Marathon Swimming versus Marathon Running

Marathon Swimming versus Marathon Running

When the Night Train Swimmers begin their 228-mile (367 km) ocean swimming relay from Santa Barbara’s Gaviota State Park to Coronado, south of San Diego, they will be swimming concurrently while some of the world’s best ultra-marathon runners simultaneously run more than 300 miles down the coast. The ultra marathon runners will meet up with their marathon swimming colleagues to celebrate their charity event on behalf of the Navy SEALS Foundation.

An interesting question was raised: Who has a tougher job, the marathon swimming relay or the ultra-marathon runners?

It depends how you look at it. From the perspective of the runners, the land-based athletes might analyze the comparison like this:

While it takes world-class swimmers 1 hour 50 minutes to complete 6.2 miles of swimming in flat-water conditions, it takes a world-class runner 1 hour 50 minutes to complete 22.5 miles of running in good conditions (at a 2:08 pace).

Therefore, at the highest echelon of the endurance running and swimming world, the world’s greatest marathon runners can run 22.5 miles while the world’s greatest marathon swimmers can only swim 6.2 miles. In other words, the world-class runners can traverse a distance 3.6 times as far as a world-class swimmer.

So theoretically, if each of the swimmers does one-sixth of the 228-mile distance of the Night Train Swimmers, then each swimmer only swims a total of 38 miles. This equates roughly to 136.8 miles on land. But the runners, in this case down the coast of California, are running more than twice as far in a faster time.

So from this perspective, the runners are outdoing their aquatic colleagues.

From the swimmer’s perspective in contrast, there is no comparison for a few reasons:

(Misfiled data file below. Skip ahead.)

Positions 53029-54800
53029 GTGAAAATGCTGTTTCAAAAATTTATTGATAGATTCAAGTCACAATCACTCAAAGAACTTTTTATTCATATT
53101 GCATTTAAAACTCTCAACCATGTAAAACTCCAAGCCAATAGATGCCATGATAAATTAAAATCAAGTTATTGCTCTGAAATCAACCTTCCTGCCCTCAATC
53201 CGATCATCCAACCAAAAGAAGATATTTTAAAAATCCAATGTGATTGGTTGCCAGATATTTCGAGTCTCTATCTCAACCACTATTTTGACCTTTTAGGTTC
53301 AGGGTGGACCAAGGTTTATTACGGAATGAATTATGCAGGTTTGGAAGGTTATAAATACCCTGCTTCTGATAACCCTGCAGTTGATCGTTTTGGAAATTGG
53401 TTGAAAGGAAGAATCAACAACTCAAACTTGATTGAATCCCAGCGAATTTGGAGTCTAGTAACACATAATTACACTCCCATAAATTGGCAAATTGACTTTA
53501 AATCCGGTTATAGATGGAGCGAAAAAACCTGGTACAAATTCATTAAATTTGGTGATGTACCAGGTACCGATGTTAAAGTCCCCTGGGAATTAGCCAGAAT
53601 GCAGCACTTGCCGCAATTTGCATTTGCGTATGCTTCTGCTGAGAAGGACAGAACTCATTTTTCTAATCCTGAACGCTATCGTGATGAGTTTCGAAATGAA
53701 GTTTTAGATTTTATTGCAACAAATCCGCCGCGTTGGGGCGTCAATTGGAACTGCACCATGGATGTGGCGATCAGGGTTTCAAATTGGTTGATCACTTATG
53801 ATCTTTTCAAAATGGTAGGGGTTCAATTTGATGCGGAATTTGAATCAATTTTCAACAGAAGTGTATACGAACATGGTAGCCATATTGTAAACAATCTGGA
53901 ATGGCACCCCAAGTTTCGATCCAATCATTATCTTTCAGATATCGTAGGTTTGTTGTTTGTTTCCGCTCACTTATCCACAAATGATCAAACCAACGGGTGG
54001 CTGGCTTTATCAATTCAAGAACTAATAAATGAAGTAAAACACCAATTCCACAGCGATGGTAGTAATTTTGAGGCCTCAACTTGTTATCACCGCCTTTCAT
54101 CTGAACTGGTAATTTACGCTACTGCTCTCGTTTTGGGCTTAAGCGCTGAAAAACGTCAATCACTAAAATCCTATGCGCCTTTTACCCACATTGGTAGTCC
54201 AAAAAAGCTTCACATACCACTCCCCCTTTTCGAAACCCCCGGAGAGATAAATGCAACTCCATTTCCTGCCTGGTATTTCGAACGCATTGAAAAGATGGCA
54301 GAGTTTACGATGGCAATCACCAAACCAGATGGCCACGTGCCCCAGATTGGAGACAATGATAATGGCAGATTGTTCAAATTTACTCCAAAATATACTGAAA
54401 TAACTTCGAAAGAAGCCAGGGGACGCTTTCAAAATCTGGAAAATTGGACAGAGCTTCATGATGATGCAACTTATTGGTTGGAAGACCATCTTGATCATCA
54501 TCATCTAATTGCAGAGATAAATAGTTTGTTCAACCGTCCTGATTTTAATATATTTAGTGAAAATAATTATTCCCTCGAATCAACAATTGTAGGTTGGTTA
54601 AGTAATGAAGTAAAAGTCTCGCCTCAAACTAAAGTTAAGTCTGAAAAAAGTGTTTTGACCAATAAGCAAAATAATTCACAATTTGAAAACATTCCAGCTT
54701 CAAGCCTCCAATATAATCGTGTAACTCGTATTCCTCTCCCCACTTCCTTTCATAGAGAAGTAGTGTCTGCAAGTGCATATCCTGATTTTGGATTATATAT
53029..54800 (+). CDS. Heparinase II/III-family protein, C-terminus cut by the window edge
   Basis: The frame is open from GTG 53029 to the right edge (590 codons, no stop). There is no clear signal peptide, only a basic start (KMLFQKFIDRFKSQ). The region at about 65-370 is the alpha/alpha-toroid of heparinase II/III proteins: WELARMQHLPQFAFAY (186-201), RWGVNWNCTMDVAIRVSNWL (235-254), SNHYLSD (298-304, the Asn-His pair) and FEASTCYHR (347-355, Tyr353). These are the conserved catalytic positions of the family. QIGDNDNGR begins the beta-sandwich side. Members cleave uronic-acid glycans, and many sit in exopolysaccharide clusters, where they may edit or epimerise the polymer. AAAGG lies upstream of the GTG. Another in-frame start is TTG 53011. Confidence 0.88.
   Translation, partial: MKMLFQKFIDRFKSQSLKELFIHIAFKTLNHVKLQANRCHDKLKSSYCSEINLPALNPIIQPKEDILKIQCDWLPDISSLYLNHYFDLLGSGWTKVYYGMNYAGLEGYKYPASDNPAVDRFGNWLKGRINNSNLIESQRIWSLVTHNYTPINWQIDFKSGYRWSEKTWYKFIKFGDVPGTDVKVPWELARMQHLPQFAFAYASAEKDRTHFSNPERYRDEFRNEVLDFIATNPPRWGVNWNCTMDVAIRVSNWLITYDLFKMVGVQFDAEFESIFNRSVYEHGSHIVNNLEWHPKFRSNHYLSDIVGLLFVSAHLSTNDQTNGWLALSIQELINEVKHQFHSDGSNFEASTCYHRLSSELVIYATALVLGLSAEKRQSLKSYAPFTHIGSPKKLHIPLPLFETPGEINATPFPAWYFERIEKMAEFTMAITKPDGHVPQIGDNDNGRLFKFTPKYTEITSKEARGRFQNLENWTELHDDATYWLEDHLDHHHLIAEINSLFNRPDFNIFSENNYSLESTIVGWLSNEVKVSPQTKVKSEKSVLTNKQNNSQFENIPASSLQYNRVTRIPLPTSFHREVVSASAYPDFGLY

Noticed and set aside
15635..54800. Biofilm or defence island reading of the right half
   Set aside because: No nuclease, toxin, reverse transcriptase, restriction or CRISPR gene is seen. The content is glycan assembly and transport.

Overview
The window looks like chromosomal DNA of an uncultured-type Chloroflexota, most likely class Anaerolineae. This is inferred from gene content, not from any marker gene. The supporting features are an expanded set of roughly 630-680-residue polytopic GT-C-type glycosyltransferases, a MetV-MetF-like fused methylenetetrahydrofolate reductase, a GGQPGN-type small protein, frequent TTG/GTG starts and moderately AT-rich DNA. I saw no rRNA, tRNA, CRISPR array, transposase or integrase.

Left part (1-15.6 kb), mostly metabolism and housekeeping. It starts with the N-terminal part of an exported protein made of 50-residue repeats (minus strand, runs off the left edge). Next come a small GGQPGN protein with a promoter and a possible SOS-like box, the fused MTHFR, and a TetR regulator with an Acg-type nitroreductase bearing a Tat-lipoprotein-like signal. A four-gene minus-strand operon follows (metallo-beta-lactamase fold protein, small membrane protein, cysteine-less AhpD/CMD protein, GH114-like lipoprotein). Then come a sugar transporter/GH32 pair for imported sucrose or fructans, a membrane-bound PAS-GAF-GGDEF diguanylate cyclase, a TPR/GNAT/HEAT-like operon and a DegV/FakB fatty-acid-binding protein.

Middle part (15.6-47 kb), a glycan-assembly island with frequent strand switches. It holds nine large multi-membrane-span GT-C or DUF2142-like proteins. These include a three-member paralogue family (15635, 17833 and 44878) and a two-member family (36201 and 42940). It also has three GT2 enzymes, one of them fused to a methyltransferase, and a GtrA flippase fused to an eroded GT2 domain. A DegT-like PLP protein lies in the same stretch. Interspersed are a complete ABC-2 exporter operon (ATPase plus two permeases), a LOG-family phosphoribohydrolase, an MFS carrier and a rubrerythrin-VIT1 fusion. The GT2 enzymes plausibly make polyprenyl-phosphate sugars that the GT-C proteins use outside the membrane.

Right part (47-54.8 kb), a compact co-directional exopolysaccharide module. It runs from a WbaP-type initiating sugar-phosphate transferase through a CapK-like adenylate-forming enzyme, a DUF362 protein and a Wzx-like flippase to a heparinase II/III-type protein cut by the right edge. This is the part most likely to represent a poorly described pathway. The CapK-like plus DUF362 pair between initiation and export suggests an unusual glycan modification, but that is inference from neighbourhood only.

1. Man is a land-based mammal that was meant to walk/jog/run. Human bodies are not built for aquatic endeavors.
2. Swimming is more technically difficult than running for a large percentage of the human race.
3. Running is relatively easier, especially as the distances increase. If we think of all the people in human history who have walked/jogged/run/biked 24 hours straight, there are multitudes of these people, even if they have slowed down to a crawl. However, throughout human history, there is only a handful of people who have swum 24 hours straight (e.g., the members of the 24-hour Club.
4. A swimmer can easily imagine how tough it is to run a marathon. They can imagine the training necessary and the pain that is ultimately involved. But a runner cannot easily imagine how tough it is to swim 26 miles, especially against currents or in extreme conditions/water temperatures. The perspective of seeing nothing, hearing nothing, smelling nothing, saying nothing with your head down for hours on end in the cold, rough water is something that must be experienced first-hand to be understood.

So from this perspective, the swimmer’s job is much more difficult than the runners.

In our humble opinion.

Note: The Nighttrain228 relay will begin on August 22nd.

The Night Train Swimmers (Vito Bialla (shown above), Phil Cutti, David Holscher, Zach Jirkovsky, Luane Rowe, Blair Cannon, Grace van der Byl, and Walter Bean Scott) will attempt to swim 228 mile (367 km) down the California coast while ultra-marathon runners David Goggins and Mike Trevino will run 300+ miles during the same time.

Copyright © 2013 by Open Water Swimming
Steven Munatones